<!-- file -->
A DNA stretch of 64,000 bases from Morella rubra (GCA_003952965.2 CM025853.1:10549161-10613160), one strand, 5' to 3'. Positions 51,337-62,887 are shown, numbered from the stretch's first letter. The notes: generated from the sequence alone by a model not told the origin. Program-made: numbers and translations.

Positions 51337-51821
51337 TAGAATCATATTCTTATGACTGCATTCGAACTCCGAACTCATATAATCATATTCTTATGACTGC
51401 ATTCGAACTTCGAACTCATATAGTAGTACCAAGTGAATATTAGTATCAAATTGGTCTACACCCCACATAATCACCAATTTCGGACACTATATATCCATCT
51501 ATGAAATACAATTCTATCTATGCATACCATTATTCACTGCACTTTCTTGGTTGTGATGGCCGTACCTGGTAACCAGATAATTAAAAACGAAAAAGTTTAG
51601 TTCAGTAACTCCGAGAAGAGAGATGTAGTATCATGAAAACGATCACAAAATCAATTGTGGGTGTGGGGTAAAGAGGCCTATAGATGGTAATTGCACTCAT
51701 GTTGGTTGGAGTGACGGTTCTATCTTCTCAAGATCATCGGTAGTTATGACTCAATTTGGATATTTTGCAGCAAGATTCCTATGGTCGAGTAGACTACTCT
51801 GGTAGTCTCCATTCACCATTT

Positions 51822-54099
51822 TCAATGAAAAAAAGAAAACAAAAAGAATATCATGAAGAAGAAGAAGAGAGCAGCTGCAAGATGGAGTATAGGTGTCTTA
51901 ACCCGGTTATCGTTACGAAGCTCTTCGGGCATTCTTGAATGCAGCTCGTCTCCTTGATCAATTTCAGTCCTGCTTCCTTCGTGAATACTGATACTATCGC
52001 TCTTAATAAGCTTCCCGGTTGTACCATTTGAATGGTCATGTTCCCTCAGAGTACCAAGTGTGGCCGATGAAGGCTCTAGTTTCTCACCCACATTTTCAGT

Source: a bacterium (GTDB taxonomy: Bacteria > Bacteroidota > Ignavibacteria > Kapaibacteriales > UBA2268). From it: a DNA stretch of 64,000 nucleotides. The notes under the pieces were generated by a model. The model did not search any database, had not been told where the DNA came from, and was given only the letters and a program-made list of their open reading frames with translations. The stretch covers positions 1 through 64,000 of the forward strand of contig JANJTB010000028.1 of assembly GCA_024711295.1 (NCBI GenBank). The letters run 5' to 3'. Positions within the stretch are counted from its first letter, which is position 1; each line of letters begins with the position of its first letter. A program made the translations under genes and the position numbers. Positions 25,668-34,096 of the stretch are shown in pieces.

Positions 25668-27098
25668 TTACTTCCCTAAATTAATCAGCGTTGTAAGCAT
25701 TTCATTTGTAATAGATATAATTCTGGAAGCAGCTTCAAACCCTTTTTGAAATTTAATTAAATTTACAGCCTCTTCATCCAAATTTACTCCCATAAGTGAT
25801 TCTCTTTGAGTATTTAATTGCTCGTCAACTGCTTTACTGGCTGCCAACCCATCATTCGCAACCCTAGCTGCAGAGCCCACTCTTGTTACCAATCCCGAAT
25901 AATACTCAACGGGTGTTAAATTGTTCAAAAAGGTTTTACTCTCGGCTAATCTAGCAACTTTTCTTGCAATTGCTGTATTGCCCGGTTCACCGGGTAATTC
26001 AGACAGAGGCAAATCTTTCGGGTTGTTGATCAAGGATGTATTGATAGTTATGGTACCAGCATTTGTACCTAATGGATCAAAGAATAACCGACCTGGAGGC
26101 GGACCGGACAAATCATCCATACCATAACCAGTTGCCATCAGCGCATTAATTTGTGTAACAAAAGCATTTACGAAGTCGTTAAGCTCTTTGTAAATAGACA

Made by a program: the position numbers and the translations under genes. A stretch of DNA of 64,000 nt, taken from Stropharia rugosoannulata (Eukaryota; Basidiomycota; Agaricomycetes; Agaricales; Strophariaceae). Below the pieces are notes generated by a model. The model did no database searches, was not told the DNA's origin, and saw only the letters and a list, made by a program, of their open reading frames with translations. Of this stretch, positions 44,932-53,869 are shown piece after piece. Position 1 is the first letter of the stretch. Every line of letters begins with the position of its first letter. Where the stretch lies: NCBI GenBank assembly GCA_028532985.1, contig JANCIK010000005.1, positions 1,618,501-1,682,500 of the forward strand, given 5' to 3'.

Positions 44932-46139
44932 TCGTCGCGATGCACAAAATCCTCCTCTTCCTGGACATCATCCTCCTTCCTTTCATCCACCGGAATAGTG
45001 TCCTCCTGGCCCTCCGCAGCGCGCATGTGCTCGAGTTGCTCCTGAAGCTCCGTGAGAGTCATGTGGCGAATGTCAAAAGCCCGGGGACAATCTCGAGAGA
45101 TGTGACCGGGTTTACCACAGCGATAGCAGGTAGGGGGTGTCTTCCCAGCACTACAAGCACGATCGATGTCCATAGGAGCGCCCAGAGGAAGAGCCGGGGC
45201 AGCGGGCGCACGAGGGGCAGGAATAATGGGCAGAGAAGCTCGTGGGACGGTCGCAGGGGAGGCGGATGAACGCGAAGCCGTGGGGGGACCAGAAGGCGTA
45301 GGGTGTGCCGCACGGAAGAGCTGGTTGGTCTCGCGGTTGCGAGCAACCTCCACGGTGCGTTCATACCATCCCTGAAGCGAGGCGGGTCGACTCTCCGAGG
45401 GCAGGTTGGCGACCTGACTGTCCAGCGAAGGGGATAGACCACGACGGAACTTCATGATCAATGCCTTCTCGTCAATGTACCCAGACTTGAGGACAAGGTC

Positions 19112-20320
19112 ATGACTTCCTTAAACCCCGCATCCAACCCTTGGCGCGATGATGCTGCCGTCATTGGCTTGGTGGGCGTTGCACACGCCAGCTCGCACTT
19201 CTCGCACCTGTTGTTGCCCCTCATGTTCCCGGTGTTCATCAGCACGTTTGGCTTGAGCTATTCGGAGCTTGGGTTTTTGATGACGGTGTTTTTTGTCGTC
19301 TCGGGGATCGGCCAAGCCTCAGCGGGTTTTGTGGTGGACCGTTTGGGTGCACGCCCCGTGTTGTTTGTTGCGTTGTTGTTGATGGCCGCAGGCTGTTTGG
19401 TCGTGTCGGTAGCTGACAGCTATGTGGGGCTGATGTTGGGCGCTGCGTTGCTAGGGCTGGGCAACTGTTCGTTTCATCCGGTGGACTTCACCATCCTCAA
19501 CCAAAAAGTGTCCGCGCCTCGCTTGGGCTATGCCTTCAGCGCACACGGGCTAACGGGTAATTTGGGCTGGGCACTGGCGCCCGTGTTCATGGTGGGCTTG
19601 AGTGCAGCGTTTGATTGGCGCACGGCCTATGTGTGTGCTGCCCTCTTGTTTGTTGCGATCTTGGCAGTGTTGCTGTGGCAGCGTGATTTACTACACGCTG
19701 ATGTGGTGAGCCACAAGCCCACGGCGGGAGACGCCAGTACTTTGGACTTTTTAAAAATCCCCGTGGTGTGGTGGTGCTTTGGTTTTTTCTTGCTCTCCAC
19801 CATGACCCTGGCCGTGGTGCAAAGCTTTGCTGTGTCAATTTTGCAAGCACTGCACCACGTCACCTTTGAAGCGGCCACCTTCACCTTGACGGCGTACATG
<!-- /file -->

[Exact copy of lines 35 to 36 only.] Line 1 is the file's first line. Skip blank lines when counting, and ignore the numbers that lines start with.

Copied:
19601 AGTGCAGCGTTTGATTGGCGCACGGCCTATGTGTGTGCTGCCCTCTTGTTTGTTGCGATCTTGGCAGTGTTGCTGTGGCAGCGTGATTTACTACACGCTG
19701 ATGTGGTGAGCCACAAGCCCACGGCGGGAGACGCCAGTACTTTGGACTTTTTAAAAATCCCCGTGGTGTGGTGGTGCTTTGGTTTTTTCTTGCTCTCCAC